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I wrote:
Anyone (especially if you're a Brown & Co. customer and you've converted, in whole or in part, a traditional IRA to a Roth) please comment:

I'm going to convert part of my IRA to a Roth. Brown charges a $25 fee to do this. I called and asked if I can pay the fee separately, without it counting as an IRA contribution. They said I couldn't, that the fee would have to come out of the existing IRA. But they also told that if I had a non-IRA account (I don't) they'd take the fee out of that instead. In other words, I can't pay the fee by check - it must be taken out of one or another account.

This doesn't make sense to me. If they're willing to take the fee out of a non-IRA account and not count it as an IRA contribution, why aren't they willing to accept a check in the same manner? I asked this, but the phone drone just reiterated that I couldn't pay the fee by check. I know other brokerages who charge a fee for Roth conversions accept payment that isn't treated as a contribution - why won't Brown? Seems to me that for tax purposes this fee should be treated the same way account maintenance fees are at brokerages who charge them - outside the IRA contribution limit.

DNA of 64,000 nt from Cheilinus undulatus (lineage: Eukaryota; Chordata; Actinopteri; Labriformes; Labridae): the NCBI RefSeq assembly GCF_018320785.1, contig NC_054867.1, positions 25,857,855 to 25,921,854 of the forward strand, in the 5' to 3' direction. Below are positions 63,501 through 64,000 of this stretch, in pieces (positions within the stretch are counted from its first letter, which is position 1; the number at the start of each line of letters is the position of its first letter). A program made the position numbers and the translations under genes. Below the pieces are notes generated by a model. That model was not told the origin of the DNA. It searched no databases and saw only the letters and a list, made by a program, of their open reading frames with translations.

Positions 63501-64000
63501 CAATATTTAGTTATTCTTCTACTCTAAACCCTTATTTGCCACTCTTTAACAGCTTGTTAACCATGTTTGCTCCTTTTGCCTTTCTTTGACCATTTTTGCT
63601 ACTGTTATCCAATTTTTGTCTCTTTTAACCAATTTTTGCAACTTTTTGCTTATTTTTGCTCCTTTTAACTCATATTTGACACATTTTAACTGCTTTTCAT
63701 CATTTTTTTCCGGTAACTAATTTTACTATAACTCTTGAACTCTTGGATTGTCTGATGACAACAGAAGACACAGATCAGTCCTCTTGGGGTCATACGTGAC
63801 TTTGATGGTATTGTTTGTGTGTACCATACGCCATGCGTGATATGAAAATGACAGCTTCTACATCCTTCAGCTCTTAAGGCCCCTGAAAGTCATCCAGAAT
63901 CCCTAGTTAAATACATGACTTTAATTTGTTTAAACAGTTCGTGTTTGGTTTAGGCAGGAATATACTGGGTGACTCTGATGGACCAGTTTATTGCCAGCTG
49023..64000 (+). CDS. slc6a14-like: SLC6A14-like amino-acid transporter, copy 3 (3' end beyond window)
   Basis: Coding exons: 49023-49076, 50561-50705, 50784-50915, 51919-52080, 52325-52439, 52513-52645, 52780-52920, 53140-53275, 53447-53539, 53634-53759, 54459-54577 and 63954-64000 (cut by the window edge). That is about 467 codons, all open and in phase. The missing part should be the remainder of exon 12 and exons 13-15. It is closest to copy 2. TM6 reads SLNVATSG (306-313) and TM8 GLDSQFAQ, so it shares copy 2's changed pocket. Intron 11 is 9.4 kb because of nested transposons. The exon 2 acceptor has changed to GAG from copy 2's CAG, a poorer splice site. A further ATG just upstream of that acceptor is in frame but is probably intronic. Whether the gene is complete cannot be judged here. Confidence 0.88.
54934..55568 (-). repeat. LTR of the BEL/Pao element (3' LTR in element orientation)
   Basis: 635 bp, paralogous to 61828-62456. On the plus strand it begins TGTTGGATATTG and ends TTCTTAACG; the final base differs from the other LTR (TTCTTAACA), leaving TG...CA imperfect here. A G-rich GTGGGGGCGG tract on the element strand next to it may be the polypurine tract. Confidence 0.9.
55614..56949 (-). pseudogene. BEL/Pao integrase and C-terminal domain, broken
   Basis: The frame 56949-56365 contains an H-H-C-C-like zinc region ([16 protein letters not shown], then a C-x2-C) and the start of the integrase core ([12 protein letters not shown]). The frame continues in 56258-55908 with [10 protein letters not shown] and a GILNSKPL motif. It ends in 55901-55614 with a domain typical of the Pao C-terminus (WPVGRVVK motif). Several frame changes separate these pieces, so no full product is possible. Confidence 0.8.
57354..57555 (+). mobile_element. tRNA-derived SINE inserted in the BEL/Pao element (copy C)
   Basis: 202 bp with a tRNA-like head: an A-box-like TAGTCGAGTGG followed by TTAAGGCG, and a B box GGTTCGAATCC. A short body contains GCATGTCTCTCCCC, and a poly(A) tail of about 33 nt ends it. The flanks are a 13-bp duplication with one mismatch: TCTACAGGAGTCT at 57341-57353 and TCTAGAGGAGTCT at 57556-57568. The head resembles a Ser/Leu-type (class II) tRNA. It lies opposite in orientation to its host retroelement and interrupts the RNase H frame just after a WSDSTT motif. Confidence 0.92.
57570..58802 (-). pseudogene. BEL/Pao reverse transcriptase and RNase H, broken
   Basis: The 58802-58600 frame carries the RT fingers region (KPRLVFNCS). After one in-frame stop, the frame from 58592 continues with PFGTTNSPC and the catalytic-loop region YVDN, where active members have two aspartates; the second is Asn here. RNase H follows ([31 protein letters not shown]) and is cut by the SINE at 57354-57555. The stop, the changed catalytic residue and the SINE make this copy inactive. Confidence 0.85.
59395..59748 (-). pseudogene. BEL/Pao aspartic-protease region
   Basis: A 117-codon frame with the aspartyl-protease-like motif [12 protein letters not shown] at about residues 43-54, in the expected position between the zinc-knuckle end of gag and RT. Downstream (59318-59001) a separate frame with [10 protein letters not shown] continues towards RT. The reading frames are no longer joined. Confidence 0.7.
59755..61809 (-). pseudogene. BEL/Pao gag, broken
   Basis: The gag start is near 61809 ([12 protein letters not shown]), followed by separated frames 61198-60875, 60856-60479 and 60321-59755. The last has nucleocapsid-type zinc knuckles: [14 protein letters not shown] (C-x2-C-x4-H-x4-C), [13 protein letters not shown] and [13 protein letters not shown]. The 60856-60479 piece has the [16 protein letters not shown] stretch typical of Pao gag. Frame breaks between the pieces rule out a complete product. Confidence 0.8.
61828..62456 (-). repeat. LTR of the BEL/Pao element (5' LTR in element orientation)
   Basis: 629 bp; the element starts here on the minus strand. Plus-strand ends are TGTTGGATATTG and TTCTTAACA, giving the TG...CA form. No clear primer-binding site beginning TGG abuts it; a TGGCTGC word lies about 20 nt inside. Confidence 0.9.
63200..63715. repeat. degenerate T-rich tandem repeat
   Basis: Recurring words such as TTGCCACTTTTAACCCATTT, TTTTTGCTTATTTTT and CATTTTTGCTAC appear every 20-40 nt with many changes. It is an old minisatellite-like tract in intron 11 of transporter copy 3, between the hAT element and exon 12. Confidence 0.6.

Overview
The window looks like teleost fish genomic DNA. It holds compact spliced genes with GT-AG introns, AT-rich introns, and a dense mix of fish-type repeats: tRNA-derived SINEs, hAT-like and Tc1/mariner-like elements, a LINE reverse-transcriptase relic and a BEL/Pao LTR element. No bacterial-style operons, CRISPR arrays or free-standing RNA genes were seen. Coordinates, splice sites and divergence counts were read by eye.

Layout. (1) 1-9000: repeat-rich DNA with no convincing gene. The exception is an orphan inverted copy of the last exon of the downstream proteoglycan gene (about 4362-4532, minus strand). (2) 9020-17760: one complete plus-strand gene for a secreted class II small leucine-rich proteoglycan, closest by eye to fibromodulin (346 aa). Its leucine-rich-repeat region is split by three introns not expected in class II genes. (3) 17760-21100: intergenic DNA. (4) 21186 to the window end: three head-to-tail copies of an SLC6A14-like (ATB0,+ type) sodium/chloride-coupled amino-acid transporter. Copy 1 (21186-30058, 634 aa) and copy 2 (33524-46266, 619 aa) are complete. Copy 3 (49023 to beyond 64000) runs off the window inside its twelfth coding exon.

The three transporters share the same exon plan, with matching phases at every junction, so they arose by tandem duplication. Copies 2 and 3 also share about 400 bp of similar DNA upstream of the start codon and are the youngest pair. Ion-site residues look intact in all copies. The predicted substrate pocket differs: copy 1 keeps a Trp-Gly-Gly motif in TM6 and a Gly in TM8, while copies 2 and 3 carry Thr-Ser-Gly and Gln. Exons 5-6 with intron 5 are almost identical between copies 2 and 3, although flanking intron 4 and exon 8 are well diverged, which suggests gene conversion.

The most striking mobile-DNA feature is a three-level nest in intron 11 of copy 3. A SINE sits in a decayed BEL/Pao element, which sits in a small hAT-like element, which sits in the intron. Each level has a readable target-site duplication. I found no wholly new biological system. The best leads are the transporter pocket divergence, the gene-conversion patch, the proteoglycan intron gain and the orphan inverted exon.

Now it makes sense. I called Brown again and made the point that there's no difference as far as the IRS is concerned if the fee comes from a taxable account I have at Brown or from a check designated that it's not a contribution but just to cover the conversion fee. The phone drone put me on hold for a while (I assume to consult with the High Muckety-Mucks) and when he came back he said that would be OK. So now I can pay the fee by check and not have it count as a contribution.

Another blow struck for common sense!

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